Interactions between point defects and internal interfaces in bismuth ferrite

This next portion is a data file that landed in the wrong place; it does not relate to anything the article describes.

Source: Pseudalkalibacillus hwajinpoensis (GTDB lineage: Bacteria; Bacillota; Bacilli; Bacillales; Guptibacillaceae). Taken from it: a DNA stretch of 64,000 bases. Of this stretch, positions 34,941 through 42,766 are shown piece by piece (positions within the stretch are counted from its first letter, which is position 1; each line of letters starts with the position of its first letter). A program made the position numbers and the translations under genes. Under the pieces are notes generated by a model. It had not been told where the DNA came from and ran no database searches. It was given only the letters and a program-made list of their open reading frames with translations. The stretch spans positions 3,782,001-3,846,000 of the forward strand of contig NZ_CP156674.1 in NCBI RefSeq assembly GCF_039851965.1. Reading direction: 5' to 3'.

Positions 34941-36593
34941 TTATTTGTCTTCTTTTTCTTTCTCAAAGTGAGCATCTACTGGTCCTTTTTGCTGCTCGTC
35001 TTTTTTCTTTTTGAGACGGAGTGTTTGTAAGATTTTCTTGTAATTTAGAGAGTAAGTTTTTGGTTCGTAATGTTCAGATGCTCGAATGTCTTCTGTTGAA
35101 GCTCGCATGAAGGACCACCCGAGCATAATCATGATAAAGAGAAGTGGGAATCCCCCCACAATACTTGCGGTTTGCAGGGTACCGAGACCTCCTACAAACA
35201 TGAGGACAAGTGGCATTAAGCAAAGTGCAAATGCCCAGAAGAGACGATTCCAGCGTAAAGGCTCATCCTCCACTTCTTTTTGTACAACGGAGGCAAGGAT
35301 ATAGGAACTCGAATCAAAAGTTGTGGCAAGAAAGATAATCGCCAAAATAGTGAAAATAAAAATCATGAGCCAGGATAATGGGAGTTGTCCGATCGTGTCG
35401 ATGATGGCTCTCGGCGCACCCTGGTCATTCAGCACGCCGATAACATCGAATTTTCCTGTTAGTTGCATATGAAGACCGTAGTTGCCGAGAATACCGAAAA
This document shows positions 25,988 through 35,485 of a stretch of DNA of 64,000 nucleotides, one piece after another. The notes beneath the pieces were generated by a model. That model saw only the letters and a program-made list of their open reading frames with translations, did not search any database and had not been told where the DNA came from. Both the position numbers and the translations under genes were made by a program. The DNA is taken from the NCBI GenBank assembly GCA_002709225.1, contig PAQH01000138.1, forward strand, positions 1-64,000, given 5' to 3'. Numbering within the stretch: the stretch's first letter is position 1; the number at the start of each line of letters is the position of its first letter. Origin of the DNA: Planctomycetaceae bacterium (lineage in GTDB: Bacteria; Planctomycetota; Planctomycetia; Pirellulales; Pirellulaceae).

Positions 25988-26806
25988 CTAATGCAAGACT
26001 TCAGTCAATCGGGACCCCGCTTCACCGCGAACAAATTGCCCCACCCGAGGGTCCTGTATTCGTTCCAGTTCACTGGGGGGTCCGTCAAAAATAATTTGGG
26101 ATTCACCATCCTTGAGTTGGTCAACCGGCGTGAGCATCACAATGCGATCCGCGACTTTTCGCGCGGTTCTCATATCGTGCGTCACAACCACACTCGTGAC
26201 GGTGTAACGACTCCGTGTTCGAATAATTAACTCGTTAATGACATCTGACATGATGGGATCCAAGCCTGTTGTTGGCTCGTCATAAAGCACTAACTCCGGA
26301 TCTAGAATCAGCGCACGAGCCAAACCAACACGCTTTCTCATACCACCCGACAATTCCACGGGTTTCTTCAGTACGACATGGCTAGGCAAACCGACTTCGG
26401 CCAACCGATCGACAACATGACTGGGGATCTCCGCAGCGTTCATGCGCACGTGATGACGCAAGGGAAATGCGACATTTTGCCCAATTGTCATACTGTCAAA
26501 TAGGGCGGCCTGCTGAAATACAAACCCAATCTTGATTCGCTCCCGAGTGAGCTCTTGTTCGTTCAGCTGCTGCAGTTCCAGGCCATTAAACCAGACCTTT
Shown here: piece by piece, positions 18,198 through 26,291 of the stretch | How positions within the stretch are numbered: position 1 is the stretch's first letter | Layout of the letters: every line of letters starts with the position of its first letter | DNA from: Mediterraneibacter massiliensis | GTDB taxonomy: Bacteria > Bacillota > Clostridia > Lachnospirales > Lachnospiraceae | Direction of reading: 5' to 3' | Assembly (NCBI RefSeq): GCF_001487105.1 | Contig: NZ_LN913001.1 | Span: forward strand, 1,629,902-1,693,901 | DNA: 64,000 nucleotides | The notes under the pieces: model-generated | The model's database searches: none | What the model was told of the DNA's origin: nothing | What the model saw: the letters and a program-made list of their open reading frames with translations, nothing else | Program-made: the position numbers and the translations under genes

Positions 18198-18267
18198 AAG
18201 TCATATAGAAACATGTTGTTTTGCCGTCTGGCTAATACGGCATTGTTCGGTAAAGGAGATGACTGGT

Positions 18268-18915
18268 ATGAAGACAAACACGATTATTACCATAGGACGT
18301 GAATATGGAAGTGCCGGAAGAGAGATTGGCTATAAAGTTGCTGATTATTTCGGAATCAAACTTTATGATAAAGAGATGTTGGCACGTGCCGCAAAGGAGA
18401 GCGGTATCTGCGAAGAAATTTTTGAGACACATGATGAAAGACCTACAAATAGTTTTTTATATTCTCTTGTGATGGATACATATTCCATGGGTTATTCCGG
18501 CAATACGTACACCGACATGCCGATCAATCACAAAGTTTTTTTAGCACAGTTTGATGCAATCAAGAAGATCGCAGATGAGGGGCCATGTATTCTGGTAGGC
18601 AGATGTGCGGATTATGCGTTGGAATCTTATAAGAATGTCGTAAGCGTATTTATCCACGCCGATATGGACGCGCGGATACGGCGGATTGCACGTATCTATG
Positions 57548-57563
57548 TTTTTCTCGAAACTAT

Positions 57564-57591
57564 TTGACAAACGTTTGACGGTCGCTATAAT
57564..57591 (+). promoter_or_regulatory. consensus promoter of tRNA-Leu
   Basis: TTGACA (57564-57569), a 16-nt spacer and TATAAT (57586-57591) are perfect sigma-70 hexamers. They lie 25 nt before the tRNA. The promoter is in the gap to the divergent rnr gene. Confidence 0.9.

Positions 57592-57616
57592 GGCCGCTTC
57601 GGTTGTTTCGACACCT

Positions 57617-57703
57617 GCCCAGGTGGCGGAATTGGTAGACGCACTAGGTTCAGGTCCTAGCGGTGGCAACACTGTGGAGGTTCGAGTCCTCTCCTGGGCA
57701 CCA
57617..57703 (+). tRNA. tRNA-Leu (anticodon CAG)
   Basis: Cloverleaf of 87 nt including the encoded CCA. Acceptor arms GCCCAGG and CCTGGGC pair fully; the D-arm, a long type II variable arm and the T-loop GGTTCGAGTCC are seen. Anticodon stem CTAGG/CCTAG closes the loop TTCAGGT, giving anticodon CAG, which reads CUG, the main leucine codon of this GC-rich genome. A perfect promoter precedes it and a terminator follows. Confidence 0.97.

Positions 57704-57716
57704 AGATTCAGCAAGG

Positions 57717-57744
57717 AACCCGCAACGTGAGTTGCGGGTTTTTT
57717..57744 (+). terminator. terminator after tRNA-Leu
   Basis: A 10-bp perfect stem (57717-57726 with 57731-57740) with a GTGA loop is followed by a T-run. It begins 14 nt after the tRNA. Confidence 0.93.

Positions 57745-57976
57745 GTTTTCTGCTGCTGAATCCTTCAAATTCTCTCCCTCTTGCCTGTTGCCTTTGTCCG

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BiFeO3 (BFO) is the most studied multiferroic material and a promising candidate for future information storage. One challenge for practical applications of this material is a thorough understanding and control of the defect structure. Despite the vast number of experimental and theoretical studies of the effect of epitaxial strain and point defects, a fundamental understanding of the interplay in between is still missing. Motivated by the strong strain dependence of both anion and cation vacancy formation in manganese oxides, this thesis investigate the effect of epitaxial strain on formation of Bi vacancies as well as Bi-O vacancy pairs by first principles DFT calculations. Two orientations of strained interface are considered, (111) and (001). For (001)-strain, the situation is further complicated by the strain-induced phase transition from rhombohedral ground state to a super-tetragonal so-called T-phase. Besides the epitaxial strain interfaces, ferroelectric domain walls also hold great potential as functional elements in nanoelectronics, the effects of intrinsic defects on the domain wall properties are also interesting, but not fully understood. Therefore, the third part of this PhD project is to investigate the effect of point defects on ferroelectric domain walls of bismuth ferrite. Firstly, the stability of Bi vacancies and Bi-O vacancy pairs as a function of epitaxial strain in the (111)-oriented BFO thin film has been studied by DFT calculations. The calculated formation enthalpy of point defects are strongly depends on epitaxial strain. Neutral Bi vacancies are energetically more favored by compressive strain than tensile strain when charge compensated by holes oxidizing Fe. We have also studied the stability of bismuth-oxygen vacancy pairs upon different strain states, the stability of Bi-O vacancy pairs aligned out-of-plane with respect to the (111) strain plane is enhanced both by compressive and tensile strain. Bi-O vacancy pairs aligned more parallel to the (111) plane are stabilized by compressive strain, but rather insensitive to the tensile strain. Vacancy pairs aligned out-of-plane, more parallel with the polarization direction, are favored over in-plane pairs for all investigated strain values. The stabilization of Bi vacancies, with or without adjacent O vacancies, is important for thin film growth as strain promotes Bi deficiency. Finally, the local chemical composition around ferroelectric domain walls is also expected to be Bi deficient due to the surrounding local strain fields. For the investigation on (001)-oriented substrates, we firstly reproduced the R to T phase transition upon compressive strain of more than 4.5%. Then by introducing Bi vacancies, we found that the Bi vacancy enthalpy of formation decreases with increasing compressive strain up to ~3.5%, then increases with further compressive strain, before dropping abruptly at the transition from rhombohedral R-phase to tetragonal T-phase. Bismuth-oxygen vacancy pairs are also stabilized under compressive strain. In-plane (IP) oriented vacancy pairs are strongly stabilized upon entering the T-phase, while out-of-plane oriented vacancy pairs are destabilized compared to the R-phase. The calculated spontaneous polarization is insensitive to single Bi vacancies, while IP vacancy pairs reduce the IP polarization components, yielding a net polarization direction close to . IP vacancy pairs under small strain levels cause local in-phase octahedral rotations in contrast with the anti-phase rotations of the stoichiometric bulk material. Bi deficiency is predicted to give p-type conductivity, in agreement with recent experimental work on thin films, domain walls and bulk ceramics, highlighting the importance of cation non-stoichiometry in BiFeO3. Our computational study of domain walls with oxygen vacancies in bismuth ferrite revealed a lower formation energy of oxygen vacancies at the domain wall than in the bulk for all three types of BFO domain walls. This implies that oxygen vacancies tend to migrate to, accumulate at, and pin, the domain walls. A reduction of the electronic bandgap was also found at the domain walls. It has long been a controversy whether experimentally observed enhanced conductivity of BFO domain walls should be attributed to either a structurally induced bandgap reduction or to the presence of oxygen vacancies. Our results indicate that both factors can contribute.